Mike Ciavarella - Shaved Yaks, Saving an endangered species


Automation is meant to make our lives simpler: just throw a shell script at some problem and the problem goes away, right? If only life in a modern DevOps world was so easy! Instead, we have thousands of tools to choose from, and hundreds of problems to solve, even in small environments. Life wasn’t meant to be easy, but does it have to have so many command line arguments?!?

Many of the decisions we make regarding automation are based on some combination of “experience”, “that’s how it’s always been”, and “I just need it to work”. This is not helpful when you have little experience, a green-field site, or even less time available than you thought. Even with experience, we tend to fall back to “Just use <insert favorite battle-tested tool here />”. We choose the tool not because it’s the right tool for the job, but because it’s a tool we know. This becomes further “justified” on the grounds of personal productivity. Suddenly, tool choice is the important decision, and the original problem is secondary. How can we do better?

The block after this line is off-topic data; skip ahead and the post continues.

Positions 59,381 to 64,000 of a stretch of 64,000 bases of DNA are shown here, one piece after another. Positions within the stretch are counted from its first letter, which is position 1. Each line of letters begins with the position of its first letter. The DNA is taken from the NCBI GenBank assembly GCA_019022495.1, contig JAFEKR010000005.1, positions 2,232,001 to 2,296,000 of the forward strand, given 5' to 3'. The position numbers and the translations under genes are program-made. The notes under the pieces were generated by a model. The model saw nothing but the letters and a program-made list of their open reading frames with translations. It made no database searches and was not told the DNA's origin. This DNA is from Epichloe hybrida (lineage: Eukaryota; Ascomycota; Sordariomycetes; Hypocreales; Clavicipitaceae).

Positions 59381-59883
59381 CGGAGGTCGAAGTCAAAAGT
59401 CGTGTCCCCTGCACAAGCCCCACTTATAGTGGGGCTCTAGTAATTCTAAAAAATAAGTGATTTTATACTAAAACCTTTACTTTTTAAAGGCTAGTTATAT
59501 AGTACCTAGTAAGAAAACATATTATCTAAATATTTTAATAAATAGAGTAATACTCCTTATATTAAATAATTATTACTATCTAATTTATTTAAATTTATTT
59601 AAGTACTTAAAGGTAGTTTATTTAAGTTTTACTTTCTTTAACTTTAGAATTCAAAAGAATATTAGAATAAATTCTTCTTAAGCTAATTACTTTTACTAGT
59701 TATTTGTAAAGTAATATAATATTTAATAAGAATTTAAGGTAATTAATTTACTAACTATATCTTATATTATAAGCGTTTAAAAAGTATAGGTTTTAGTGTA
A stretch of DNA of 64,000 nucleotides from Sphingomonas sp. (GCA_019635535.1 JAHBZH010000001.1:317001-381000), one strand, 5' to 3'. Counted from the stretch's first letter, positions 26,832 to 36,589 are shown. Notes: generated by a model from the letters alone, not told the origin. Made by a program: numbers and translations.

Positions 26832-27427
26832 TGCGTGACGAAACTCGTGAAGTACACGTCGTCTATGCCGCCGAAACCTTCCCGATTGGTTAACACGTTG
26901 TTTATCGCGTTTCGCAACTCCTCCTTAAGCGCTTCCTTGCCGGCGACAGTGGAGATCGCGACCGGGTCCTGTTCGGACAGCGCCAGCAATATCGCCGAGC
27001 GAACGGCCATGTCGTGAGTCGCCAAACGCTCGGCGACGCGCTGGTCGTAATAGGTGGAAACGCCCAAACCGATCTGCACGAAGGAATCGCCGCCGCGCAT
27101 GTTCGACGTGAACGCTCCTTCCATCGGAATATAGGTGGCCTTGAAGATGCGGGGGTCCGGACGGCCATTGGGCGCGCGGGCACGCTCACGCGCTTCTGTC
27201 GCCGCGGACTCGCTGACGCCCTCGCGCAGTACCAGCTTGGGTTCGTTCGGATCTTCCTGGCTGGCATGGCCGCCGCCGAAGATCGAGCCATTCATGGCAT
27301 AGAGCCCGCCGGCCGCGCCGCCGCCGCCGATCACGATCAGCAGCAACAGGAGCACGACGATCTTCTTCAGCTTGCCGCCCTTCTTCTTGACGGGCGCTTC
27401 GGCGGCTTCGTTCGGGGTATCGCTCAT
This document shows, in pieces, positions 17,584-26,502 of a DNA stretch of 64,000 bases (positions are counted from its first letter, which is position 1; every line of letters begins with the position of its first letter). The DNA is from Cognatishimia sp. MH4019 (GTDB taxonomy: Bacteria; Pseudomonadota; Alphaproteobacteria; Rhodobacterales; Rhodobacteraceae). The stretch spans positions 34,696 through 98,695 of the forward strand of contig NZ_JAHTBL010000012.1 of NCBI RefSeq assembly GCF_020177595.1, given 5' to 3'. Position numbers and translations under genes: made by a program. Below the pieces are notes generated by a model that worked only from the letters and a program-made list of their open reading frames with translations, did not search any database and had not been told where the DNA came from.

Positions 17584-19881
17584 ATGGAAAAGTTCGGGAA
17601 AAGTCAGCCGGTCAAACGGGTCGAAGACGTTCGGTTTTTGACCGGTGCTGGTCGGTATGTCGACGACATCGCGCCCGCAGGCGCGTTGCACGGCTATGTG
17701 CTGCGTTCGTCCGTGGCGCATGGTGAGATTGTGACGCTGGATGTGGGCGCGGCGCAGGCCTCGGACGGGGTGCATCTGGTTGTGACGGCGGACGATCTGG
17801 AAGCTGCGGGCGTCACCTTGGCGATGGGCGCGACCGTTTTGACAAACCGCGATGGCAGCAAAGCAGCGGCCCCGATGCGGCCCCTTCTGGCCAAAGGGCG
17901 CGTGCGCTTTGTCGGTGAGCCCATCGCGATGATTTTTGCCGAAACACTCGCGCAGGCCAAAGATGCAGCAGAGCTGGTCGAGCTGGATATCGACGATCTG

This talk is about the decisions and assumptions behind automation, and, perhaps, why yak shaving needs to be preserved.


Mike has been working with UNIX since first gaining access to a BSD-based system in the late 1980s. After mastering the oops(8) and restore(8) commands, he gained a deep appreciation of the need to automate, and of the automation potential that is a fundamental part of UNIX and UNIX like systems.

Mike currently lives in Amsterdam with his wife, no cats, and a 3D printer named “Bob”.




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